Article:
Ryan Farr of 4505 Meats at Astor Center

Whole Beast Butchery with Ryan Farr Ryan's knives and tools to break down an animal
Whole Beast Butchery with Ryan Farr at Astor Center, NYC & his knives & tools to break down an animal

Ryan Farr, the owner/head butcher of 4505 Meats taught for one night at Astor Center this past Wednesday. To those of you who aren’t too familiar with Mr. Farr recently released his book Whole Beast Butchery. It’s a handy guide that includes step-by-step photos of how to butcher a whole animal and he’s one of the premier butchers out in San Francisco, California.

The whole lamb (minus one of its legs)
The whole 3.5 month lamb – minus a leg

The agenda of the evening is to learn basics of how to break down entire 3.5 month, 35 pound lamb from Whistle Hill Farm in Vermont. The photo above is the lamb Farr would be cutting up. It’s missing a leg because the other one is roasting in the oven.

4505 Meat's Chicharrónes Starting with Saumur Brut, Non Dosé, Ch. La Tour Grise 2001 (a Chenin Blanc)
Chicharrónes & Saumur Brut, Non Dosé, Ch. La Tour Grise 2001 (a Chenin Blanc)

We started the evening with a glass (or two) of a Chenin Blanc, the Saumur Brut, Non Dosé, Ch. La Tour Grise 2001 paired with 4505 Meat’s famous chicharrónes. The chicharrónes are like addictive pork skin cotton candy. It’s crisp then it dissolves in the mouth like cotton candy. The pork skin chips are sweet then spicy then calms back to the mildly sweet-spicy undertone. It’s like crack. Mr. Farr said how it’s made is by taking the pork skin, trim out as much as the fat off the skin as possible. Deep fry it in rice bran oil and then it’s tossed in a sugar and three-chile pepper mixture. The chicharrónes does work well with the sparkly Chenin Blanc as the wine is very dry with a slight smoky undertone. (There was a huge bowl of those addictive fried pork skins available for us to snack on throughout the class.)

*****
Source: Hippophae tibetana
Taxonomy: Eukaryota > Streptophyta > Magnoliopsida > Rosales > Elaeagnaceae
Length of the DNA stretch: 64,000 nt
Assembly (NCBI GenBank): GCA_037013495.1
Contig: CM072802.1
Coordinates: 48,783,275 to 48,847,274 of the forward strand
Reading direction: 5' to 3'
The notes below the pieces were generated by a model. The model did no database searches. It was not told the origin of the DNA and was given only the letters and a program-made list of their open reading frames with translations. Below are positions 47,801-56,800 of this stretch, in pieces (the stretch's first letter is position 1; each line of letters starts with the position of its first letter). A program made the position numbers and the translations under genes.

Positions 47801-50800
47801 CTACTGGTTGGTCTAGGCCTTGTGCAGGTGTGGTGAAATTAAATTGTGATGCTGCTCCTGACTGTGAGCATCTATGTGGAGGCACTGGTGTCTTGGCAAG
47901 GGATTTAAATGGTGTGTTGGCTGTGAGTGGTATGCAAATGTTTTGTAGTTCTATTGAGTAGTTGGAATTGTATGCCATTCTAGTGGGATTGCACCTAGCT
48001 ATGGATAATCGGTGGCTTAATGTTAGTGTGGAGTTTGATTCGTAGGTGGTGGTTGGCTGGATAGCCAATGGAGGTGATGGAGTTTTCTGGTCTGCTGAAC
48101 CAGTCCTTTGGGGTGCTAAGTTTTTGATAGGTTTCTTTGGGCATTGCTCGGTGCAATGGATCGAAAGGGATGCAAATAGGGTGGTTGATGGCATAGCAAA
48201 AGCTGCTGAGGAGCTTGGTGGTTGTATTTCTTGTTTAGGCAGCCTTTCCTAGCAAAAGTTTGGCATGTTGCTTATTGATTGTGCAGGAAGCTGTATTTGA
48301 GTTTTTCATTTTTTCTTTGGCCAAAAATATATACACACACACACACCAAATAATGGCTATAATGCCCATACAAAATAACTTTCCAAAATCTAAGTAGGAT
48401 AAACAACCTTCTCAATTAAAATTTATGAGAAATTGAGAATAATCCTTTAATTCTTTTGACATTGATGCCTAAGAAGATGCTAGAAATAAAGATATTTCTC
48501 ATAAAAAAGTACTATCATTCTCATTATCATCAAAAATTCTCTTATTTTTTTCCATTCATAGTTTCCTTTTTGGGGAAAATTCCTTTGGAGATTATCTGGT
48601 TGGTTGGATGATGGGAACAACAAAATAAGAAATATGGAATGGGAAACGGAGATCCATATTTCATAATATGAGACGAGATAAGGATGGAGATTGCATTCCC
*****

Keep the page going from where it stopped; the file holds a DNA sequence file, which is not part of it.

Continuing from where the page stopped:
Here’s Mr. Farr talking about the tools he used and his goals with butchering an animal:

Explaining the basics, Part 1

If you are queasy seeing a lamb butchered and cut up (though the animal is not alive and it is bloodless), please do not continue reading or viewing videos of this post. There are generally graphic video clips of the lamb getting butchered after this jump.  

To those of you who are indeed not able to deal with watching it, overall, Mr. Farr did an excellent job teaching the class how to break down an animal within the relatively short time span of 2.5 hours and served the most delicious lamb dishes (merguez sausage and roasted leg of lamb in rosemary pesto) and amazing sausages that are normally sold from his shop. If you are in or from San Franscisco, California, I totally recommend visiting there and cook and eat through all their sausages.

Video Part 2: Intro to his tools, Beginning to separate the lamb into large cuts

The video clip (time: 4 minutes 34 seconds) above explains the areas and names of what the cuts of lamb would be. Then he proceeds the general agenda of the evening and proceed to talk about his tools and do the deed – cut up the lamb head.

Farr making sausages & continue to break down the lamb

This video above shows Farr making and explaining how a sausage should be made of and what parts makes it delicious. Though it’s about 12 minutes long, it’s very informative.

Merguez sausage The Chenin Blanc and the Chinon "Rive Gauche" Rouge, M. Plouzeau 2010 (Cabernet Franc)
Merguez sausage and my wines (the Chenin Blanc from the chicharrónes and a Cabernet Franc from the Loire Valley; M. Plouzeau, Chinon “Rive Gauche” Rouge)